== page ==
If you've had success in taking minimalist photos, why not share your results below with the rest of the community?

Jason Parnell-Brookes's picture

Jason is an internationally award-winning photographer with more than 10 years of experience. A qualified teacher and Master’s graduate, he has been widely published in both print and online. He won Gold in the Nikon Photo Contest 2018/19 and was named Digital Photographer of the Year in 2014.

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Appreciate the article, and I believe it's important to think about.

I'm a people photographer. I have really embraced the minimalist approach for awhile, now. With few exceptions, I typically prefer to have one light and one subject in the middle of the studio. Either simply sitting in a chair, on an apple box, standing, or sitting on the floor. For these kinds of shots I don't want a concept, theme, or costume to obscure the person being photographed.

It's not easy; especially for the person being photographed.

I've done some work in a minimalist theme, but nothing worth sharing here. If anyone reading is curious about learning more, visit Fstoppers' very own Minimalism, Abstract, Experimental group.

I like your distinction here between abstract and minimal. I've done some work that would be either in the bodyscape space, but not been as precise in thinking about such. Looking back I have some bodyscapes that are abstract, as they aren't clearly about being a human form any more but instead curves of light and shadow, while others are minimal in nature but are still clearly a human form and thus not abstract. Very interesting to think through.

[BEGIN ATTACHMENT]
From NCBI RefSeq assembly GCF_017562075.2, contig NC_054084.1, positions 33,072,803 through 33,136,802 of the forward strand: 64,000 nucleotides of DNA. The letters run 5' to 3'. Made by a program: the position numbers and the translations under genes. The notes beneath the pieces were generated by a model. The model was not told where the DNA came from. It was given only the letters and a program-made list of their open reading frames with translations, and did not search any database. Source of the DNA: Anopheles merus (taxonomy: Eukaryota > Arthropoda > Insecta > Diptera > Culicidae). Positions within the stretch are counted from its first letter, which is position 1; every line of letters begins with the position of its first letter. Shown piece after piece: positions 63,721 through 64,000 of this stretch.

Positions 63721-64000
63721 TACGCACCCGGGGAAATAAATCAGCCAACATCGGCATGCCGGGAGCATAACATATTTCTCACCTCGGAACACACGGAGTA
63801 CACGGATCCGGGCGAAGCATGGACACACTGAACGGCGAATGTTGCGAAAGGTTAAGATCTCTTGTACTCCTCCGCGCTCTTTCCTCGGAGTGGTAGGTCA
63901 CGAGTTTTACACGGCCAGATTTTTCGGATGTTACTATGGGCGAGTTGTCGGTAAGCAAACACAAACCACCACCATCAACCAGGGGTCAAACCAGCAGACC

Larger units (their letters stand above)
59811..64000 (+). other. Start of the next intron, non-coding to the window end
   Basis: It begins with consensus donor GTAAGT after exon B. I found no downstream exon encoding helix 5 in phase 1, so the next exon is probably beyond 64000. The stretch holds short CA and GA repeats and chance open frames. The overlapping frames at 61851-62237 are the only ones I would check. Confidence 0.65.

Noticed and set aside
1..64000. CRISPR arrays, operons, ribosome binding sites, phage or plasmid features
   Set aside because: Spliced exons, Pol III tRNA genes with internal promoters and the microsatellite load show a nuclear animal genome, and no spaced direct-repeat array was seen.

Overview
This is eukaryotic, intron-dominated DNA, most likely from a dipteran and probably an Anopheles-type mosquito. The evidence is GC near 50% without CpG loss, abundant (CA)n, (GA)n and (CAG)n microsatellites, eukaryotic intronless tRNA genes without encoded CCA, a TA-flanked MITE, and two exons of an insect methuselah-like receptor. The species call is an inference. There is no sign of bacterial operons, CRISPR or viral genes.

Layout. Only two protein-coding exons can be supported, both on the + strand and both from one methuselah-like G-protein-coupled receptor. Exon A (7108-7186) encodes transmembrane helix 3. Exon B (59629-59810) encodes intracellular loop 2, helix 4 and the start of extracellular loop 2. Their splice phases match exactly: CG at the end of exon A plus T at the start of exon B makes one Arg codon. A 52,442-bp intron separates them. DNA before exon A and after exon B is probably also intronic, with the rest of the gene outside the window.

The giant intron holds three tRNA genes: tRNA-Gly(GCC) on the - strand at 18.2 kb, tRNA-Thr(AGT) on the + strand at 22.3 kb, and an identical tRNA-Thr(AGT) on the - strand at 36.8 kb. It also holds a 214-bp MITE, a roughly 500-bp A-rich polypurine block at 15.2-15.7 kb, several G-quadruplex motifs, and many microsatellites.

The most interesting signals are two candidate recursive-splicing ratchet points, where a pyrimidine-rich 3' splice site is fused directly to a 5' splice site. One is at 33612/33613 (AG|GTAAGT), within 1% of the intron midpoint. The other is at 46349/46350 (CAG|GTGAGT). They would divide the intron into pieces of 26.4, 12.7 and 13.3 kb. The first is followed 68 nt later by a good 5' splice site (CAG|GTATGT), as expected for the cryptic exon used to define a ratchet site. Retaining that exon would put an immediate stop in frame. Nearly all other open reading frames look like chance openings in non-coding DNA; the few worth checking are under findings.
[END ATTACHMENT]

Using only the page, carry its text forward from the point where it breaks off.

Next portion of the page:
Great article for photography lovers. In fact, a minimalist approach need careful thought, observation and the creativity of working within certain boundaries and discovering how much information to keep and how much to take away from the image before it loses impact. Please visit- http://www.webworldexperts.com/website-development-services.php

Great article - makes one go do the ultimate minimalist photo shoot but equally be involved at the processing could take more thinking do with minimalist than not?